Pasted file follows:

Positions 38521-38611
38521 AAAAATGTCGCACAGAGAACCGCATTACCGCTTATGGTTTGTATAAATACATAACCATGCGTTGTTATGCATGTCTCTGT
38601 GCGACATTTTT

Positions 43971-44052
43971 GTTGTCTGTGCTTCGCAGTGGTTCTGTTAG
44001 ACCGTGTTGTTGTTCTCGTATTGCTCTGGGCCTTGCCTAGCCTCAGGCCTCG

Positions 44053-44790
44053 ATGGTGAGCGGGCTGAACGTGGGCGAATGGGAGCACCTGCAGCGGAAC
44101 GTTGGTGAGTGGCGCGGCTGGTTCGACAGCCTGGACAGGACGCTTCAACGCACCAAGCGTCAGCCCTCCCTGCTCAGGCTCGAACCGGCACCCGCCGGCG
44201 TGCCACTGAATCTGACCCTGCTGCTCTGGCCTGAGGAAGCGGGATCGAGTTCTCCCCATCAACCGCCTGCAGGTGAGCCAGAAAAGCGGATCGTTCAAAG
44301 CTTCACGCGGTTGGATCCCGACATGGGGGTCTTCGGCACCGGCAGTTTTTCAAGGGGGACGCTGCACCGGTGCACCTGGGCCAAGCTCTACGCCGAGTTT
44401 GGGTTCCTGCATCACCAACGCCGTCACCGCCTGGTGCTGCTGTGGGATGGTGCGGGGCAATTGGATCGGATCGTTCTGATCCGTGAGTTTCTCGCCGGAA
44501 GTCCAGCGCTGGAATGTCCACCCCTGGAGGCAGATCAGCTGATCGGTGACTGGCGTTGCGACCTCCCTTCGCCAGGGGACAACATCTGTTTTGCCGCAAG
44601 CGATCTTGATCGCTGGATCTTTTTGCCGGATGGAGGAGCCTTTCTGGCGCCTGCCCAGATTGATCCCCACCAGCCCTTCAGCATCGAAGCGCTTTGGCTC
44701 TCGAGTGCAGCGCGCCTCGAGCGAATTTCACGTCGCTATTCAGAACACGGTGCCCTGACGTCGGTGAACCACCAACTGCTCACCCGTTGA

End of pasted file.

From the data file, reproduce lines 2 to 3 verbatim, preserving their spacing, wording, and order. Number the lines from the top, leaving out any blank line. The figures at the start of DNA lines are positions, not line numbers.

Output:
38521 AAAAATGTCGCACAGAGAACCGCATTACCGCTTATGGTTTGTATAAATACATAACCATGCGTTGTTATGCATGTCTCTGT
38601 GCGACATTTTT